Mitt Romney’s recent opinion piece in The Washington Post was titled, “How I would check Iran’s nuclear ambition.” As a conservative Republican and the one who recommended Binyamin Netanyahu to then prime minister Menachem Begin for his first political post, I find Romney’s Iranian plan deeply troubling.
The Republican front-runner states that the Iranian hostages taken during the Carter administration were released in essence because of Reagan’s “peace through strength” stance. Romney declared: “On Jan. 20, 1981, during the hour that Reagan was sworn into office, Iran released the hostages. The Iranians well understood that Reagan was serious about turning words into action in a way that Jimmy Carter never was.”
Romney is wrong: Shortly after 4 a.m. on Inauguration Day, January 20, 1981, the Carter administration relinquished $7.977 billion to the Iranians through the Federal Reserve and the Bank of England. The transfer required 14 banks and the participation of five nations acting concurrently. This was done to buy the hostages’ release.
At the same time, Carter signed the 1981 Algiers Accords, which stated that the US “would not intervene politically or militarily in Iranian internal affairs.” This simply meant that the US agreed not to attack Iran. This effectively eliminated any first-strike options and reduced the US to retaliatory action only. Carter had tried for months to pull this rabbit out of the hat, all the while knowing his presidency was at stake. The Iranians waited until just before Reagan’s inauguration to accept the deal. It was an opportunity to further humiliate Carter, while putting their eggs in the basket of a man they saw as only an actor. They weren’t at all frightened of Ronald Reagan.
After having interviewed over 100 Iranian leaders, including Empress Farah Pahlavi, many of the remaining cabinet ministers who served under the shah, the majority of current cabinet ministers in Iran, including President Mahmoud Ahmadinejad, and having written three books on the subject, I am extremely well-aware of these facts.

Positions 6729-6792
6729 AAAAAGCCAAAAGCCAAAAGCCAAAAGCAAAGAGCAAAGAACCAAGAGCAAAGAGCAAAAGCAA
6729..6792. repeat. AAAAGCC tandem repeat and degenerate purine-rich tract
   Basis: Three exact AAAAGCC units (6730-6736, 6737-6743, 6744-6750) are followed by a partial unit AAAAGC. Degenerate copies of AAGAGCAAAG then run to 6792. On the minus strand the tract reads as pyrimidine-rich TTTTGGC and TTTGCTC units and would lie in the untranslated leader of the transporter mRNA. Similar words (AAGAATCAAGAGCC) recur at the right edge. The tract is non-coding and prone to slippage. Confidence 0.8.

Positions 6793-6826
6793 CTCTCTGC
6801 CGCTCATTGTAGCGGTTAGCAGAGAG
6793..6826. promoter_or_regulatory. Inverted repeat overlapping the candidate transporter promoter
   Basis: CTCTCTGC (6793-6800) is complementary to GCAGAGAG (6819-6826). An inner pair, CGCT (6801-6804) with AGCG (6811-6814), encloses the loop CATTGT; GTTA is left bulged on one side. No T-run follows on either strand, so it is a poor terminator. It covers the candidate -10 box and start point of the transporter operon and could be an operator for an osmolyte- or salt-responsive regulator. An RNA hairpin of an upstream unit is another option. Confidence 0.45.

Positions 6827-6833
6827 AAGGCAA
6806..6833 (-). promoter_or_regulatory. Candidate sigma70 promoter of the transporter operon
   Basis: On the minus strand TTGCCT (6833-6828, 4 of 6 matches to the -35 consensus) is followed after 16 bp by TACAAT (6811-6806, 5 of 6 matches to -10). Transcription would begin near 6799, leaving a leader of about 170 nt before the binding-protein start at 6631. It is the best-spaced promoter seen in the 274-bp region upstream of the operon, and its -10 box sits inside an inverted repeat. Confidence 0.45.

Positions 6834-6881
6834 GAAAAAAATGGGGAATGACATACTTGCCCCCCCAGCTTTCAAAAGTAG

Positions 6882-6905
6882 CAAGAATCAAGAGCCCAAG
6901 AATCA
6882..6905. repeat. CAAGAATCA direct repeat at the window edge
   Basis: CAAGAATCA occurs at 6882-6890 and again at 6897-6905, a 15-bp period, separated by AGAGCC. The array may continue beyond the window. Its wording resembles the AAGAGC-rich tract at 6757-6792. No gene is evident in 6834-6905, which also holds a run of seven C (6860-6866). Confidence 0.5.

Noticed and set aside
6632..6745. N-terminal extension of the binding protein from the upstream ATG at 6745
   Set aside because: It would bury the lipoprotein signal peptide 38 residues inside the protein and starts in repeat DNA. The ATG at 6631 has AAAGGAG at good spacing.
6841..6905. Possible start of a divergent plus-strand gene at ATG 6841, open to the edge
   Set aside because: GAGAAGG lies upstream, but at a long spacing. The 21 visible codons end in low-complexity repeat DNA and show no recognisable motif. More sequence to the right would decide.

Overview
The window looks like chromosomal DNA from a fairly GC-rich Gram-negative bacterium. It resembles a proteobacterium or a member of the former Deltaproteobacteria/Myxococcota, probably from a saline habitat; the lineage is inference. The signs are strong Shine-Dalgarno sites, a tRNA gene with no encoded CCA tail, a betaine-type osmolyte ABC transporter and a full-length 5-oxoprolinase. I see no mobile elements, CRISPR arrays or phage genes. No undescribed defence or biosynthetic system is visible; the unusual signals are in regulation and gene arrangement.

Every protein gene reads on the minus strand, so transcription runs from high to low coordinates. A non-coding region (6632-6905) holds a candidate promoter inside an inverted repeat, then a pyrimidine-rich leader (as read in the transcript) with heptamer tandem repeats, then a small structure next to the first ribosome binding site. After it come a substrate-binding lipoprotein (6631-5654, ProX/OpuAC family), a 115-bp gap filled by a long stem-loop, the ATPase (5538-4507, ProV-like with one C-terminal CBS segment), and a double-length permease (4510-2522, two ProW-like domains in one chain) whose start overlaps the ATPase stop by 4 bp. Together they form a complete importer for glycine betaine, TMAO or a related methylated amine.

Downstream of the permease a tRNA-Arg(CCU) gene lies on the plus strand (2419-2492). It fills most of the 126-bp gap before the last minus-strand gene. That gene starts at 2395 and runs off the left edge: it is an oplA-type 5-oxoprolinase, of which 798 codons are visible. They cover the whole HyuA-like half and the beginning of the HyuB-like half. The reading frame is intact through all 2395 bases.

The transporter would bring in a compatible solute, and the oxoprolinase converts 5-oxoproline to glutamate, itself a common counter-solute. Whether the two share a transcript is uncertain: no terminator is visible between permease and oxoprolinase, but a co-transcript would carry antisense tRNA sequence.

Romney states that his policy would be the same as that of President Reagan. I was in Lebanon on October 22, 1983 with a camera crew. We were sleeping on the US Marines beachhead. On the following morning we were horrified by the sounds of a massive blast. A terrorist driving a truck laden with explosives drove it into the barracks at the airport, killing 220 marines, 18 navy personnel, and three army soldiers. The president’s only response was to pull the troops out of Lebanon—even though many thought Iran Hezbollah terrorists were behind the attack.
Romney’s plan to press for tighter sanctions is laughable. President Obama has done an excellent job in playing the sanction card. He has been even more effective than President George W. Bush. Romney says he would demonstrate his commitment to Israel by making Jerusalem his first destination on any foreign trip, and that he would persuade the ayatollahs in Iran to abandon their nuclear ambitions by buttressing any policy with military options. The Republican candidate has also indicated that he would restore the presence of aircraft carriers in the Eastern Mediterranean and Persian Gulf.
Many of the Iranian ayatollahs in authority are “Twelvers,” men obsessed with the belief system that they can usher in the Mahdi through an apocalypse. They do not fear war; they welcome it. These men also seem to think that under no circumstances would the US fight a ground war. Why? It is likely that such a conflict would last a decade and require at least 250,000 body bags for US troops.
In essence, Romney has said absolutely nothing substantive. Conversely, the best possible plan was articulated by Mitch McConnell during a speech to AIPAC, when he said: “If Iran, at any time, begins to enrich uranium to weapons-grade level, or decides to go forward with a weapons program, then the United States will use overwhelming force to end that program.”
This country desperately needs a man with moral clarity, integrity, fortitude, and strength of character behind the desk in the Oval Office—someone who is unafraid of the saber rattling and threats emanating from the terrorists in control in Tehran.